proton, and e
In the same way, the square of the wavefunction is related to the probability
of finding the electron!
Since the wavefunction is a function of both x and t, the probability of
finding the electron is also a function of x and t!
Prob(x,t) = Y(x,t)2
Differe
size of atoms:
take water (H2O)
density = 1 gm/cc,
atomic weight = 18 gm/mole, (alternately, get mass of one molecule
from mass spectrograph)
Avagadros number = 6 x 1023/mole
(1 cm3/gm)*(18 gm/mole) / (6x1023molecules/mole)
= 3 x 10-23 cm3/molecule, so
da
But if an electron acts as a wave when it is moving, WHAT IS WAVING?
When light acts as a wave when it is moving, we have identified the
ELECTROMAGNETIC FIELD
as waving.
But try to recall: what is the electric field? Can we directly measure it?
Recall tha
1) For the following wavelengths (in vacuum), give the type of light (microwave, xray, IR, etc; IF VISIBLE, give the color, i.e., green, red, etc). Also give the frequency
for each of the wavelengths:
Wavelength
Type (color)
Frequency
9.0 x 10-1 m
Radio/M
FERMIONS. Electrons, protons and neutrons are fermions. These particles can NOT be in
the same location with the same energy state at the same time.
This means that two electrons going around the same nucleus can NOT both be in the
exact same state at the
Similar question: The energy of the electron in the hydrogen atom is -13.6
eV. Where did the 13.6 eV (amount from zero) go to in the hydrogen atom?
Answer: In the hydrogen atom, this energy (called the binding energy) was
emitted when the electron fell do
Factors influencing image spatial resolution
1. Gamma camera system spatial resolution (distance and depth dependent)
Collimator geometric spatial resolution depends on collimator design and subject-to-collimator
distance + organ depth (more important on
Limitations to Planar projection imaging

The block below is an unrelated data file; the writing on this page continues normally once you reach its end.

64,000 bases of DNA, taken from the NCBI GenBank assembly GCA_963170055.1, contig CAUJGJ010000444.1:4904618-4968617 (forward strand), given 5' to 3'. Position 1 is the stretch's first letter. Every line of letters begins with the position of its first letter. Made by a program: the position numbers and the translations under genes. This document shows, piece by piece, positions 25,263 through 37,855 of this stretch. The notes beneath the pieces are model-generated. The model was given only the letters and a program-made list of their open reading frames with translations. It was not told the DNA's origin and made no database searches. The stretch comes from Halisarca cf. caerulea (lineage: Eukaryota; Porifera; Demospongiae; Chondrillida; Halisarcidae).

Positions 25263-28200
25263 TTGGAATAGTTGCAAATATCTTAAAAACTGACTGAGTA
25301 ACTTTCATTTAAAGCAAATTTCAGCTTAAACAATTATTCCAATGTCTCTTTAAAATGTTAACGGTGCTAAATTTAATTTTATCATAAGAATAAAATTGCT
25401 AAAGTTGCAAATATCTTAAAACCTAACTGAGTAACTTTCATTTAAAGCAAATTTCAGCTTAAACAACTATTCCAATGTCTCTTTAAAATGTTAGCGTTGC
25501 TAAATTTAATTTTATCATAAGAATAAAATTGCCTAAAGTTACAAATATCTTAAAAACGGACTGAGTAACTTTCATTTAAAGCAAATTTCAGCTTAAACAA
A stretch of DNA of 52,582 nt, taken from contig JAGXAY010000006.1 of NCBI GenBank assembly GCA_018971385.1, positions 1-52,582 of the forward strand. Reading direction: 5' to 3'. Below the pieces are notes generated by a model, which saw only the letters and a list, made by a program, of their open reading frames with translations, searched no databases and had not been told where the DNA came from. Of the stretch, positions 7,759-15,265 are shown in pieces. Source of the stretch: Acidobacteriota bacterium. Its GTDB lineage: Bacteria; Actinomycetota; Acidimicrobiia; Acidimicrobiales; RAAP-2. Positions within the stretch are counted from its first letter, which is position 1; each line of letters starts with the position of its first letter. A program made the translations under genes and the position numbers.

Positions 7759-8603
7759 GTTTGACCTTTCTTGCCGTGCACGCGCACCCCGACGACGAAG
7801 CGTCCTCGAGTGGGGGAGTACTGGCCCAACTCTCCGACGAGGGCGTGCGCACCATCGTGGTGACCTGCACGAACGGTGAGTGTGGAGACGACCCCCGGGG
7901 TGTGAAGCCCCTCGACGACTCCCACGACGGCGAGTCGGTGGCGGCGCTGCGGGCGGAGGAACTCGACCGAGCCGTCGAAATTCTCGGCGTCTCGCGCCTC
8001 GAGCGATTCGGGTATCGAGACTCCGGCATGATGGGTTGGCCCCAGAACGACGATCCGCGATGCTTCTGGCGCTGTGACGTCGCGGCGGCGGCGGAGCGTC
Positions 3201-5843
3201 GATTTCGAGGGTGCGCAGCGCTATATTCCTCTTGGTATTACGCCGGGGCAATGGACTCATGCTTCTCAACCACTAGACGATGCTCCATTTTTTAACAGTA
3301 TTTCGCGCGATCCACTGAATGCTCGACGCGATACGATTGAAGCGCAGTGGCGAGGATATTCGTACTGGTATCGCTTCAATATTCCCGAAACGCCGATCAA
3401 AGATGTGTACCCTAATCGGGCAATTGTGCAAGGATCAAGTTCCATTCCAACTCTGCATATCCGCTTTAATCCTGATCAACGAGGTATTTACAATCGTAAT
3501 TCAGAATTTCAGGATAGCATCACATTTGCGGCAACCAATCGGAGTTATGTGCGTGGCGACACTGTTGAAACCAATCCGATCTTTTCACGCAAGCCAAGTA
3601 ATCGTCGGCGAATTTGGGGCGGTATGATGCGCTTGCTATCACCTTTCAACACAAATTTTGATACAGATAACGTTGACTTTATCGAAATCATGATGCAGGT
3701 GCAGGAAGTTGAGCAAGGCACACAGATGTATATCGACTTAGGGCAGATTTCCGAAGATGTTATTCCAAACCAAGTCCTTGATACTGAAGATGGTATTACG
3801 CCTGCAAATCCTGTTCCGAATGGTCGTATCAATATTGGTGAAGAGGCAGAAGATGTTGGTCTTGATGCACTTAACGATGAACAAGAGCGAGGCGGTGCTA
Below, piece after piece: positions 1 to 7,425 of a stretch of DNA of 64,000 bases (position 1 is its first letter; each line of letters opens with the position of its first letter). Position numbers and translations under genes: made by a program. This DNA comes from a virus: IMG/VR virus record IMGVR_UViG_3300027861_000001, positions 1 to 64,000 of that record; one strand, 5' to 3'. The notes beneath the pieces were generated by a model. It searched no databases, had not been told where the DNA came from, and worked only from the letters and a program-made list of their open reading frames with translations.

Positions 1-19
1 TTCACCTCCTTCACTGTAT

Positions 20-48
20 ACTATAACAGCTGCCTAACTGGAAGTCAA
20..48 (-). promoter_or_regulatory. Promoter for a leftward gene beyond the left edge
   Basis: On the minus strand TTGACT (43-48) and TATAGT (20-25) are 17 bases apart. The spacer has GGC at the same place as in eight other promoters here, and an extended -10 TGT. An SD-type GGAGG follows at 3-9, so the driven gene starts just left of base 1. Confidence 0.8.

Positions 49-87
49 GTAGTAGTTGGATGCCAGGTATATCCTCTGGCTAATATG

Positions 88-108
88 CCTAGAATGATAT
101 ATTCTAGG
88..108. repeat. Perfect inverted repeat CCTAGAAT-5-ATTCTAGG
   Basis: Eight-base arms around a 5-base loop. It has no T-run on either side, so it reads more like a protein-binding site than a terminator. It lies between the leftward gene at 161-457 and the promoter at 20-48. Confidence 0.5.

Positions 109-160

Planar imaging = imaging of radioactivtity distribution by 2-d gamma camera detector
Ambiguities in depth localization
Image contrast lower than T:NT in effects of activity in overlying and underlying tissue
Ima
99m
Tc leukocytes
Advantage
Disadvantage
99mTc more readily available vs In111oxine
Imaging characteristics better w/
99mTc and allow higher admin A and
improve hands/feet visualization
Lower rad exp to pts (peds)
Faster uptake of 99mTc
Poor labeling
2.3PlanarImagingofhumansubjects
Imaging human subjects
Distribution of different tissue types in 3d coordinate system (x,y,z)
Plane perpendicular to long axis of body = transverse slice plane (y-z)
Sagittal (y-z), coronal (z-x)
Aconc based on tissue t
Unit 3.1 Gamma Camera Design
4 stages of imaging process:
1. Image formation (collimation) on detector
Produces image on detector
Formed by absorbing that should not contribute to image using pinhole/multihole Pb collimator
Parallel-hole coll passes on
OTHER FOCUSING COLLIMATORS converging collimator
Allow angled gamma rays through one hole (pinhole) or many holes (multi-hole) to be
detector
Use of angled gamma rays can magnify or minify an image
Magnification, efficiency + FOV of focusing collimator
Unit 3.6 Collimator Types & Performance
PARALLEL-HOLE COLLIMATORS
Allows only parallel gamma rays to be detected
Use of parallel gamma rays give image same size as object = no magnification
FOV does not change with obj-to-coll distance
Collimators diff
Process of labelling 111In:
1. Collect 40cc blood in syringe w/ heparin and/or ACD (ACD reduces tendency to adhere to
plastic)
2. Sep white cells from red cells + platelets (In-oxine labels WBCs more readily than RBCs)
3. Wash WBCs with saline to remove p